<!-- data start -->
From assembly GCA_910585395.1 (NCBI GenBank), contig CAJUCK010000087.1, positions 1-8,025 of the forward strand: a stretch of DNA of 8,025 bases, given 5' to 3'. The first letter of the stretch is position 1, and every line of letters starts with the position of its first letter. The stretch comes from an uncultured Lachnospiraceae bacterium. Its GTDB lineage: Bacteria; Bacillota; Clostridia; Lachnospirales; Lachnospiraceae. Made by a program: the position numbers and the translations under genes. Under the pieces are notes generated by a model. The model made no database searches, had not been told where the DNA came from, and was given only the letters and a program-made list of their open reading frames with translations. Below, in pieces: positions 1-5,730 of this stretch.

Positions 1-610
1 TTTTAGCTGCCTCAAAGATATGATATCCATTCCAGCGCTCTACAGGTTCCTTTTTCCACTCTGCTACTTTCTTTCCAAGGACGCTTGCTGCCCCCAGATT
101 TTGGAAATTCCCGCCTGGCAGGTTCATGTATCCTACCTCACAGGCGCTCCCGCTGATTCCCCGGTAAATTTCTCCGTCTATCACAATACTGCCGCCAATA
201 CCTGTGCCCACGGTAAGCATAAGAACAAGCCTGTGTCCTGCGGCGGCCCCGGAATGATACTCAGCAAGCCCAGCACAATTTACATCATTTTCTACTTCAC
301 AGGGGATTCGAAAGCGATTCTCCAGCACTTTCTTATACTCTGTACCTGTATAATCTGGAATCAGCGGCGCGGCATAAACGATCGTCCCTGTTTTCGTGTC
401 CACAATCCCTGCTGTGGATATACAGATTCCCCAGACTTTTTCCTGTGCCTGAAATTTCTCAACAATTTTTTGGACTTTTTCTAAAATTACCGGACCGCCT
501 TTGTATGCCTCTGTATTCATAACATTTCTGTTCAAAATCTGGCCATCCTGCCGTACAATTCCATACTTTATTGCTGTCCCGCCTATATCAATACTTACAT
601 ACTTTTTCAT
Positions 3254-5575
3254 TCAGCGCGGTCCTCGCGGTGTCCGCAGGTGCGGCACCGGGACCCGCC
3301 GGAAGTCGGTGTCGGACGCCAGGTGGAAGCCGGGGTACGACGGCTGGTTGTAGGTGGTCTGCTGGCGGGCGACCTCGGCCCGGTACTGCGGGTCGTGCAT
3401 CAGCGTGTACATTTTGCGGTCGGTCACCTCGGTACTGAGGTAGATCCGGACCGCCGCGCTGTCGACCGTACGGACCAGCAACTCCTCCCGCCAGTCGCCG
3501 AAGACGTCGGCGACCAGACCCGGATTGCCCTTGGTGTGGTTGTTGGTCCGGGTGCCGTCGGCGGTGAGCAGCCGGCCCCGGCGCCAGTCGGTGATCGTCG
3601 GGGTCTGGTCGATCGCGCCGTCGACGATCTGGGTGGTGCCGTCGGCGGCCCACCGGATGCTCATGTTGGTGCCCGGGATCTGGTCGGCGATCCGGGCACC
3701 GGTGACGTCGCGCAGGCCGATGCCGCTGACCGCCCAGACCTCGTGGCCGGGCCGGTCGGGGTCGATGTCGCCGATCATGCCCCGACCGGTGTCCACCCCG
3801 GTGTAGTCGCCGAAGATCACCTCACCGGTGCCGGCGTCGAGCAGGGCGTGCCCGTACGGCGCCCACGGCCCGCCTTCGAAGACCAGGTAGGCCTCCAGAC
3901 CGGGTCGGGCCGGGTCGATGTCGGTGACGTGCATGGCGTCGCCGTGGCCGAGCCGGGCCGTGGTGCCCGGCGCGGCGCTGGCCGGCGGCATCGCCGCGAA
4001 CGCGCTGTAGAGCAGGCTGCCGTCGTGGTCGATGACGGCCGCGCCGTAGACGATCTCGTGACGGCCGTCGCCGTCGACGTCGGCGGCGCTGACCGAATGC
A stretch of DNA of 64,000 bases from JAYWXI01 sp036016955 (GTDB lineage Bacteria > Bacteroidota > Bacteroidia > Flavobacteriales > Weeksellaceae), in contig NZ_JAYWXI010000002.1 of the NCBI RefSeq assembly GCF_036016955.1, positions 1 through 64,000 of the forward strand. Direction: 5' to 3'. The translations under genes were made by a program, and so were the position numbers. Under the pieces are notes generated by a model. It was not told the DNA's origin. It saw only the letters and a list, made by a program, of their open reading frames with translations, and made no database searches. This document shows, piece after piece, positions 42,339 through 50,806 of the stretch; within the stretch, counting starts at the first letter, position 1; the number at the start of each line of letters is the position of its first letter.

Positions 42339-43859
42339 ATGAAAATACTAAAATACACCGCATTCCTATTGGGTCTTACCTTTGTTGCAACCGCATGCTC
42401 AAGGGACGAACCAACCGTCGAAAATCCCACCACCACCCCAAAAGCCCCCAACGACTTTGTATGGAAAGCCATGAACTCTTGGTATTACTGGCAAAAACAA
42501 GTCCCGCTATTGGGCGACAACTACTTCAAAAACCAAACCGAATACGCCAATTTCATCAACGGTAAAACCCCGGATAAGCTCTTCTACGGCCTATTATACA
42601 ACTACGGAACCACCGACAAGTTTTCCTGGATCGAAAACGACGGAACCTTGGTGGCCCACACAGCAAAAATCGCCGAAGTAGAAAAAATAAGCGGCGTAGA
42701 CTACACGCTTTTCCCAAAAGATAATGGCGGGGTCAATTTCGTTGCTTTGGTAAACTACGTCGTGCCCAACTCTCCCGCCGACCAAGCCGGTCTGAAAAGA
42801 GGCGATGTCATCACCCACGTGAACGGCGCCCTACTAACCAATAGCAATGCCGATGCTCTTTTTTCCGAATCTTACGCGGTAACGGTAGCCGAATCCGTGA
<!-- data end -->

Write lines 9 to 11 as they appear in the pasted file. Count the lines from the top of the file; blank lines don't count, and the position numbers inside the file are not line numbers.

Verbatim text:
601 ACTTTTTCAT
Positions 3254-5575
3254 TCAGCGCGGTCCTCGCGGTGTCCGCAGGTGCGGCACCGGGACCCGCC